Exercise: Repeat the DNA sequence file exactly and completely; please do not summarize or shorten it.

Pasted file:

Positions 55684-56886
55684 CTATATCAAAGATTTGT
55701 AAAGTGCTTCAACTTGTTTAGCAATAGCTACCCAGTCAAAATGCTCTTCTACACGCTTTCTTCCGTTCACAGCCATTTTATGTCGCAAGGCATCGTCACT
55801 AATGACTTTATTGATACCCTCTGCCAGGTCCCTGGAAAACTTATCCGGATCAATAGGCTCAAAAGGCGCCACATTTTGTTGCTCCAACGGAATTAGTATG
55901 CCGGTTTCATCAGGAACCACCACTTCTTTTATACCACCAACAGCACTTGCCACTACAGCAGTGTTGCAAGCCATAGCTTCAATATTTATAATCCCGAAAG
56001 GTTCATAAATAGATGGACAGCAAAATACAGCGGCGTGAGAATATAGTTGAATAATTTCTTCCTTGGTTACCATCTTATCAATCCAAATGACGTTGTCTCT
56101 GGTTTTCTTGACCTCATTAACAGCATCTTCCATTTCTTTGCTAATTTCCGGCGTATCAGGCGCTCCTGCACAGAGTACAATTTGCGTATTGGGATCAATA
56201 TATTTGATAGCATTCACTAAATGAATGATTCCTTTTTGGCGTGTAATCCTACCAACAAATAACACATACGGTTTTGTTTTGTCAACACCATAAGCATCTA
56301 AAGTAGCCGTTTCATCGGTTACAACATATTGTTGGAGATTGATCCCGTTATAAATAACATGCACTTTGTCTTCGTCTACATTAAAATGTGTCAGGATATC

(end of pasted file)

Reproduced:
Positions 55684-56886
55684 CTATATCAAAGATTTGT
55701 AAAGTGCTTCAACTTGTTTAGCAATAGCTACCCAGTCAAAATGCTCTTCTACACGCTTTCTTCCGTTCACAGCCATTTTATGTCGCAAGGCATCGTCACT
55801 AATGACTTTATTGATACCCTCTGCCAGGTCCCTGGAAAACTTATCCGGATCAATAGGCTCAAAAGGCGCCACATTTTGTTGCTCCAACGGAATTAGTATG
55901 CCGGTTTCATCAGGAACCACCACTTCTTTTATACCACCAACAGCACTTGCCACTACAGCAGTGTTGCAAGCCATAGCTTCAATATTTATAATCCCGAAAG
56001 GTTCATAAATAGATGGACAGCAAAATACAGCGGCGTGAGAATATAGTTGAATAATTTCTTCCTTGGTTACCATCTTATCAATCCAAATGACGTTGTCTCT
56101 GGTTTTCTTGACCTCATTAACAGCATCTTCCATTTCTTTGCTAATTTCCGGCGTATCAGGCGCTCCTGCACAGAGTACAATTTGCGTATTGGGATCAATA
56201 TATTTGATAGCATTCACTAAATGAATGATTCCTTTTTGGCGTGTAATCCTACCAACAAATAACACATACGGTTTTGTTTTGTCAACACCATAAGCATCTA
56301 AAGTAGCCGTTTCATCGGTTACAACATATTGTTGGAGATTGATCCCGTTATAAATAACATGCACTTTGTCTTCGTCTACATTAAAATGTGTCAGGATATC